Tag Archives: New York

Photography The Key Concepts

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Davis Bate, Photography, The Key Concepts, (2009) London, New Delhi, New York, Sydney, Bloomsbury, ISBN:978-1-84520-667-3.

Divided into eight chapters / subjects: History, Photographic Theory, Documentary and Storytelling, Looking at Portraits, In the Landscape, The Rhetoric of Still Life, Art Photography, Global Photography.

This is a very good book to refer back to as it contains lots of  brief explanations to subjects that keep cropping up through out my degree course such as photographic theory such as aesthetics, representation, structuralism, semiotics, etc.

Each chapter / subject can be read separately depending on which photographic genre you are working with such as portrait or landscape and some subjects will complement them all such as History and Theory.

Research point – One in 8 Million, The New York Times

One in 8 Million is an interesting online photo project in which a diverse range of people living in New York city talk about themselves with a slide show of still and black and white photographs that play-out in time with the audio narration.  The pictures have been photographed to compliment the transcript and are a good example of how the theory of relay and on occasion anchoring is used with the audio.  A very interesting social documentary on the diversity of New Yorkers.  The interviews reflect what the individuals personality and identity from a woman into sexual bondage to a reformed drugs dealer, An immigrant from Nepal who is a baggage handler at JFK to a Blue Chip Broker and everyone in between a total of 54 different subjects all with there own story and collection of photos, that runs for two and a half minutes each.  Very interesting and entertaining.  Martin Parr, comments that in order to make interesting social documentaries he makes the entertaining to disguise the intended social message.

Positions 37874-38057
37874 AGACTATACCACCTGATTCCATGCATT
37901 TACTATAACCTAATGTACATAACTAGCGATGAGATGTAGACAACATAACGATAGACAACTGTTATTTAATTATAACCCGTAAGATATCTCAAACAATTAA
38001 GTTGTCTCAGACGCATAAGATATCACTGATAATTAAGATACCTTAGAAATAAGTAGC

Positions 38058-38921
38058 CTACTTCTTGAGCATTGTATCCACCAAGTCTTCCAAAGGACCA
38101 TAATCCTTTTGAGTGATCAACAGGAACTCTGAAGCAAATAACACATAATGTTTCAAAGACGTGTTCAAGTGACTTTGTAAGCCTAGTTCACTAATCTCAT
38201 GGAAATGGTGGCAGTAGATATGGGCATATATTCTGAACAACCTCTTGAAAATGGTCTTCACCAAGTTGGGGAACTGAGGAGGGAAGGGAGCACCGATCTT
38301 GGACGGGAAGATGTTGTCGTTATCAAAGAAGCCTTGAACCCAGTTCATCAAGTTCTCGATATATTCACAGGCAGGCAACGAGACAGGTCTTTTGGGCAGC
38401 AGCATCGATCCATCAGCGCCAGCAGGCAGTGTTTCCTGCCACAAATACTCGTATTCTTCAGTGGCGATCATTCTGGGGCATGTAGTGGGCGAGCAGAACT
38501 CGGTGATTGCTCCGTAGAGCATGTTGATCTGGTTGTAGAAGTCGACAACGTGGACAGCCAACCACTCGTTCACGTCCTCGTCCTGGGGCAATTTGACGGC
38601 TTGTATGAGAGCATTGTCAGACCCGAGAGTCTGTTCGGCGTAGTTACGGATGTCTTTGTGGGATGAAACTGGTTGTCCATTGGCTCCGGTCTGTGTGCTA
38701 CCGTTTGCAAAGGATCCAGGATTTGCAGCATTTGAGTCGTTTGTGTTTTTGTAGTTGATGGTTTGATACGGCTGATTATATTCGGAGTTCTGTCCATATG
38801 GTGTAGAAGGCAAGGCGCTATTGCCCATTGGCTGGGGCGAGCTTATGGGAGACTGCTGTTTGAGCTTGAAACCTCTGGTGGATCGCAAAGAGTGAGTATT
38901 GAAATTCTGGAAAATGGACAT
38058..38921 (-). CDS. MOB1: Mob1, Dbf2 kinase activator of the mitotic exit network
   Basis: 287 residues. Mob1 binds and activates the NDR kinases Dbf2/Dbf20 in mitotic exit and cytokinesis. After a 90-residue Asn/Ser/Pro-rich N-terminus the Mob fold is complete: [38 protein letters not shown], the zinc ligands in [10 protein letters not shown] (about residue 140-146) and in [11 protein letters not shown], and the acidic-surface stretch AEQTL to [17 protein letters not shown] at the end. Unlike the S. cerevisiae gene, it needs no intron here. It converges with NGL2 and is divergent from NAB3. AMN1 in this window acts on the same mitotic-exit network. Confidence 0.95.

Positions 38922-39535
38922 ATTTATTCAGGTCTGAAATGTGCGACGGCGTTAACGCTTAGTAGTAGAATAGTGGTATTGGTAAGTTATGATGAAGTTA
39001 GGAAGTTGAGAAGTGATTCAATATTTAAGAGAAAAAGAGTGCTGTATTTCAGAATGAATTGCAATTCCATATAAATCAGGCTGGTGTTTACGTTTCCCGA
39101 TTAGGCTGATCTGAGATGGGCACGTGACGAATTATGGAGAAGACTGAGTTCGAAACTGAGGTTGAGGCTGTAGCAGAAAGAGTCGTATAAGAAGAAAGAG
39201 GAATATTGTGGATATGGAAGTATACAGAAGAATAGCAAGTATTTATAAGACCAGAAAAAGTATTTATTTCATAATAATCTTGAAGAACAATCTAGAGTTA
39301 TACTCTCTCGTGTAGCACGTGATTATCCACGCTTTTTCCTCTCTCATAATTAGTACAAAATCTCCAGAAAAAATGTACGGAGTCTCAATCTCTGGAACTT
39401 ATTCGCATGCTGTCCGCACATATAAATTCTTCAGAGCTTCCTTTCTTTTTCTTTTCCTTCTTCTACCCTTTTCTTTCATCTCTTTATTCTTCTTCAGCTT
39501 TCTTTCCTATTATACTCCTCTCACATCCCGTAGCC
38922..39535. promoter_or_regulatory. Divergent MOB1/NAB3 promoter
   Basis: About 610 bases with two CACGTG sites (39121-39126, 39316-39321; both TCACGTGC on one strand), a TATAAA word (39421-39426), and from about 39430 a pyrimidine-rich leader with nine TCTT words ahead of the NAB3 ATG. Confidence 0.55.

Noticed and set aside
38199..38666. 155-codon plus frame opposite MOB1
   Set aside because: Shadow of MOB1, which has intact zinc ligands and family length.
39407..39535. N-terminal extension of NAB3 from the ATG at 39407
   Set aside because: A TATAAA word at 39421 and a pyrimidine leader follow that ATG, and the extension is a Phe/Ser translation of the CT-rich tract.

Research point – Walker Evans

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Walker Evans whilst in association with Helen Levitt.  Hidden camera view of passengers on subway train, 1939.

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Walker Evans (1903 – 1975)

Evans was born in St. Louis, Missouri, to a fairly well off middle class family, his father was an advertising director.  He spent his youth in Toledo, Chicago and New York City.  He studied French literature at Williams College but dropped out and went to Paris for a year (1926).  When he returned to New York he took a job as a clerk for a stockbroker firm and got to know the literary and art crowd in New York becoming friends with John Cheever, Hart Crane and Lincoln Kirstein.  It was in this period he took up photography and his influences included Eugene Atget and August Sander.

In 1930 he first got published with three photographs in a poetry book ‘The Bridge’ (Brooklyn Bridge) by Hart Crane and was sponsored by Lincoln Kirstein to take a series of photos of Victorian houses in Boston.